Monday, August 07, 2006

The Right to Kill

The NRA has long contended that "Guns don't kill people, people kill people." Well, now they're lobbying state legislatures around the country to allow people to do just that and so far 15 states have gone for it. The New York Times article has a few examples of the laws invocation to avoid legal penalty, such as:

  • A prostitute who took a 72-year-old client's gun and killed him rather than just walk away;
  • A man who shot his neighbor after an argument about the number of garbage cans he had put out;
  • A cab driver who killed an inebriated passenger after dropping him off.

    In the words of a professor from the Brooklyn Law School, "In effect, the law allows citizens to kill other citizens in defense of property." And conservatives accuse liberals of being materialistic? Right, I'll be sure to take that one seriously next time....

    Think about it friends, if this law would have been around in 18th century France, none of us would have had to endure Les Miserables, for Valjean would be dead! Oh, expansion of extrajudicial death penalties, thank you legislatures! Go NRA, huh?

    I doubt they'll target Washington State, but if so we will absolutely revisit this issue.

    Richard Warren said...

    I'd like to say that while I don't always agree with the NRA I'm glad they are around because if they weren't America would have followed the British model and probably would have banned all civilian firearms ownership by now. You might ask so what's wrong with that, well I don't know about you but I find it chilling to imagine living in a country where only the Government gets to have the guns. I don't trust them to do the right thing all the time and there are plenty of examples in history where countries with 'leaders' like Hitler, Stalin, Pol Pot, Mao, Kim Il Sung, etc. have ruthlessly controlled their countries by force of arms against an un-armed citizenry. Yes, people do awful things with guns and they should be punished for their acts but their behavior is no reason to deny other people the right to gun ownership.

    Karl Smith said...

    To be honest, I'm inclined to agree with you to some extent. Gun ownership and responsible gun use (hunting, recreation at shooting ranges, etc) I have no problem with. My main problem with guns is how easily they escalate conflicts - I disagree that guns are conflict deterrents and wholeheartedly disagree that they should be our main source of conflict resolution.

    While I generally don't disagree with the NRA on gun ownership (though in the case of assault weapons I'm not so sure), I do object to their lobbying on behalf of bills that lead to greater numbers of unnecessary deaths.

    Alex Kim said...

    The "guns for protection against government" justification for gun ownership would've have been more convincing a century ago, when government troops were armed with implements no more sophisticated than what people might keep in a cupboard or shelf at home. Today, however, the nation's army is armed TO THE TEETH with weapons that are almost ludicrously more powerful than anything you or I might have in a closet. For similar reasons, armed citizenry could not have stopped any of those leaders you mention.

    The framers were wary, however, of an armed state ruling over the people - that's why the Second Amendment's original intention was to complement the parallel tradition of a civilian militia. The nation was not meant to have a standing, professional army - rather, as defensive needs emerged, localities were called upon to form militia, and the Second Amendment's intention was to prevent the state from barring the acquisition of arms to that end.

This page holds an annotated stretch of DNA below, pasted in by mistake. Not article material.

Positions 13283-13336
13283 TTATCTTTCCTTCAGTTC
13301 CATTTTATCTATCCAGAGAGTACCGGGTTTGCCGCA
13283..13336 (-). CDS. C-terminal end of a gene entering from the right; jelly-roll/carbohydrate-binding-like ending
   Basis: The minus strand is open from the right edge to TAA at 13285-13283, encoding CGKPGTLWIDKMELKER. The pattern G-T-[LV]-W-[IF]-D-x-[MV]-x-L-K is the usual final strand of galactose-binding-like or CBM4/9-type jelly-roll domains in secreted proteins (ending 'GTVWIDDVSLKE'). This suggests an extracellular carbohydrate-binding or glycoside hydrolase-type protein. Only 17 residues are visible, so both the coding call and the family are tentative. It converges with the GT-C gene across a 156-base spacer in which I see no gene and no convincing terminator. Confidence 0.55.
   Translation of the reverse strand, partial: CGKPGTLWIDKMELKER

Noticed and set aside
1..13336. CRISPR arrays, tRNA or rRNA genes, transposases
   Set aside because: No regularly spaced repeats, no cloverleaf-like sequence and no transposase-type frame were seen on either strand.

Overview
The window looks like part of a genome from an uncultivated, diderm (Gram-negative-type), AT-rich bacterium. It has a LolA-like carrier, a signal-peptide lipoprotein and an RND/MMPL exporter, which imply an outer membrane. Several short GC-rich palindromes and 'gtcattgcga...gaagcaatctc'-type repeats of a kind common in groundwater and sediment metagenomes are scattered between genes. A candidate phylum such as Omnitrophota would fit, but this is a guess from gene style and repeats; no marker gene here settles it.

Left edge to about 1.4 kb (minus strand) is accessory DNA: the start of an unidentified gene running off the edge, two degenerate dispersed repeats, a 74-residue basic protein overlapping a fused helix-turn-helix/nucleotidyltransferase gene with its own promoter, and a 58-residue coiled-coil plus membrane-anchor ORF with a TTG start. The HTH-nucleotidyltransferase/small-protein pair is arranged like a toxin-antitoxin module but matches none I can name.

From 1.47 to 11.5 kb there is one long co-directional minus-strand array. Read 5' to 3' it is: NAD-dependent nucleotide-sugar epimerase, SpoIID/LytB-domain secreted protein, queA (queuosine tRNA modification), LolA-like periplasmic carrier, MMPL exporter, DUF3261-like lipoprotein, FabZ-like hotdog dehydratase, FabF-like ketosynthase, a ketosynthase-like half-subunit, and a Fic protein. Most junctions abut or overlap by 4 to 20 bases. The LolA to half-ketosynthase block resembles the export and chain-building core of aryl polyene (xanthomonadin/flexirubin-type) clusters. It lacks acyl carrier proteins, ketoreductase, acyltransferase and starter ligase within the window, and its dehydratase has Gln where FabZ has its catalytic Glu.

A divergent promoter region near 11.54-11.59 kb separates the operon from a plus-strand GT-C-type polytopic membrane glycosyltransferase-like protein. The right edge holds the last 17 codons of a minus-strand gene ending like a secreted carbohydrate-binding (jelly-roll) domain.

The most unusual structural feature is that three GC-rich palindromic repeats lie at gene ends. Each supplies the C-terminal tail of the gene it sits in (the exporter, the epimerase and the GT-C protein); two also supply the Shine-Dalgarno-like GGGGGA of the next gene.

Arguing that guns protect average citizens from tyranny by the state is a classic line out of the NRA Propaganda book. If the sincere concern of the NRA is state tyranny, then perhaps it should join me in calling for a reduction of federal munitions and military budgets and eventual total disarmament.

    Karl Smith said...

    If the sincere concern of the NRA is state tyranny, then perhaps it should join me in calling for a reduction of federal munitions and military budgets and eventual total disarmament.

    And we happen upon an issue of sincere disagreement at last. The total disarmament of the nation's standing army is but a utopian ideal, not one which will ever be realizable. Sadly, human nature dictates that the threat, or even use, of force is sometimes necessary to preserve peace. Force prevented Milosevic from committing atrocities beyond that which he did. Force could be brought to end the genocide in Sudan. Were there the will, international force could prevent both Hezbollah's bombardment of Israeli cities and Israel's destruction of Lebanese infrastructure. Those who would visit horror on others (whether based on nationalism, religious sentiment, fear, etc), will always arise. The question is, will we be able to thwart them?

    Now, as we disagree on the fundamental premise of whether or not world without force is possible, it makes sense we encounter further disagreements. Just because a nation's military is better armed than its people (at the present time), doesn't justify the complete disarmament of a populace. Don't think of this just as what one has in a "cupboard" (and I hope that's not where people keep their arms!) Think in terms of organized groups, the sort that might arise out of necessity in some future situation.

    This is certainly more complex than there is space for here, but to dismiss such sentiments out of hand is also errant. And we both know that we needn't strictly settle for the intentions of the Founders - Al Gore was correct in saying that the Constitution is a living, breathing document.